House Repossession & Bank Greed
Unfortunately, there have been many people who have faced the dreaded process of having their home repossessed. When we hear of a home repossession, though, it is often made to sound like a quick process and that people are quickly being evicted from their homes. This is not the case though as a repossession can take months and sometimes even years to complete, and those who have the means to fight the process can halt the process or even stop it entirely with the proper guide.
How The Repossession Process Works
The first thing that will happen is that the bank, or mortgage lender, will send you a notice of default. This notice of default is a document that states that you have defaulted on your payments and will tell you what steps you will need to take to get back in good standing. This letter could come as soon as you have missed only one payment, but it will undoubtedly come after three or four payments have been missed.
Once you have received your letter, this would be a good time to call your lender and discuss with them what options are available to you. You should inquire about getting your loan modified or even selling your home so that the process does not accelerate further.
Once the letter of default has been sent to you, the lender will then have to file for a repossession. The laws vary from state to state at this point in determining how quickly this process moves in the repossession process. And depending on how backlogged the system is, and possibly other factors, the process could take two years, or even more. At this point, you could try selling your home, but lenders will be less likely to work with you.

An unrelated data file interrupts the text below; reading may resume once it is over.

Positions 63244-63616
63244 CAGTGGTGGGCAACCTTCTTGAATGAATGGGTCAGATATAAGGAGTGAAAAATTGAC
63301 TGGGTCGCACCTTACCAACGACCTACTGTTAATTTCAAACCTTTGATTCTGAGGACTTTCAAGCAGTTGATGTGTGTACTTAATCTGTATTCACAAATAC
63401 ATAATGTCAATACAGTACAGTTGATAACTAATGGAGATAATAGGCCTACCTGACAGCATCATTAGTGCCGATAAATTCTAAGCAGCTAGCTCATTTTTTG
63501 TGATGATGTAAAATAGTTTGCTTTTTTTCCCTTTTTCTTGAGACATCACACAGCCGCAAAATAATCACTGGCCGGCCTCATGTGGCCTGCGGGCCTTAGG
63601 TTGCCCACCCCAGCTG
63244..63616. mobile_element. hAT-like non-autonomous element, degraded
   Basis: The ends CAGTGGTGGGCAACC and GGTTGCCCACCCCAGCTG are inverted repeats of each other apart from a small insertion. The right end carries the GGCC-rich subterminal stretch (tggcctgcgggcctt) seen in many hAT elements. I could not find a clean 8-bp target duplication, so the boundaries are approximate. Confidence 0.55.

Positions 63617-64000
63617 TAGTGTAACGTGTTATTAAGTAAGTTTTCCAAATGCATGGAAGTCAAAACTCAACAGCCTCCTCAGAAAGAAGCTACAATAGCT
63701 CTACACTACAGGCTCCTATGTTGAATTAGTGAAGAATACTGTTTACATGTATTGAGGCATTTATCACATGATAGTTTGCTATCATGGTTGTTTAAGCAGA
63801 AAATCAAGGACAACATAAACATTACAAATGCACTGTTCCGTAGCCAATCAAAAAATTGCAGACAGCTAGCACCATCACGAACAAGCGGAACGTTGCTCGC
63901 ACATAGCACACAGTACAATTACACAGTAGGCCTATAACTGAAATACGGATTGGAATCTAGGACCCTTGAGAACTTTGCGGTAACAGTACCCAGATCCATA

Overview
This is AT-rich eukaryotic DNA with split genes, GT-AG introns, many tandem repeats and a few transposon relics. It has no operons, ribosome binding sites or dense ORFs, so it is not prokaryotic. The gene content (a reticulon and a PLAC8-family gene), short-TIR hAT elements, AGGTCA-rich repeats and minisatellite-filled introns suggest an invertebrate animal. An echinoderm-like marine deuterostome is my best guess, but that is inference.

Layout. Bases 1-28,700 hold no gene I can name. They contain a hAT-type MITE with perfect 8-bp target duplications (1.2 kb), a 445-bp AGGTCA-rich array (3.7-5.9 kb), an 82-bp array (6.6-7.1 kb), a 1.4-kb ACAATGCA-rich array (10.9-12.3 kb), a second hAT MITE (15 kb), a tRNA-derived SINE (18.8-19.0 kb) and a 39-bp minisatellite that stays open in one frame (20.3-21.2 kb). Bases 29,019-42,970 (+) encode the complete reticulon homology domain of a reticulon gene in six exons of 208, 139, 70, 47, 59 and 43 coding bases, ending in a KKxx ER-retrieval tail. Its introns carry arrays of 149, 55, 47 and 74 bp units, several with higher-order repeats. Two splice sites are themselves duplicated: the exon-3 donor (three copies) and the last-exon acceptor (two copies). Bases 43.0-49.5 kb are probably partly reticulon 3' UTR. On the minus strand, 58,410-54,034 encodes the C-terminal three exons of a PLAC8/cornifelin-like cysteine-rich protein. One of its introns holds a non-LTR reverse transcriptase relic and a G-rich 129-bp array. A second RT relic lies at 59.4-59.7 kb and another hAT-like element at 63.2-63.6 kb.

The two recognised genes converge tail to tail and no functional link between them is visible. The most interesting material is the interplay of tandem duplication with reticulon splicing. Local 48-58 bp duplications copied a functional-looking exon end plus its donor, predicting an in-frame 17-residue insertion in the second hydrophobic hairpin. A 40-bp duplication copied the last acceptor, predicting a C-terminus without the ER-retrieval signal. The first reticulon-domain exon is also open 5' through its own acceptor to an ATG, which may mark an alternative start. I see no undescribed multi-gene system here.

After the repossession has been pushed through the legal system, a date will be set for your home to be auctioned off. The auction process consists of bidders joining to bid on your house. You are even allowed to place a bid yourself if you have managed to get enough cash together, but once the house is sold, it is sold.
After your house has been repossessed, there will be credit consequences that you will face. A repossession on your report can drop your score by 300 points and will stay on there for up to seven years. Once a repossession hits your credit score you will probably not be able to purchase a home for at least two years. And if you can purchase one there is a good chance that you will have a much higher mortgage rate for the next five to seven years.
Obviously, getting your home repossessed is not a process that anyone, anywhere, would want to go through. There are options available to help you stop, or stall the process. If you are unable to halt the process, you should know that there is a light at the end of the tunnel. Nothing bad lasts forever, and while getting your home repossessed is not something that is a fun process, at least you will now have an idea of what to expect.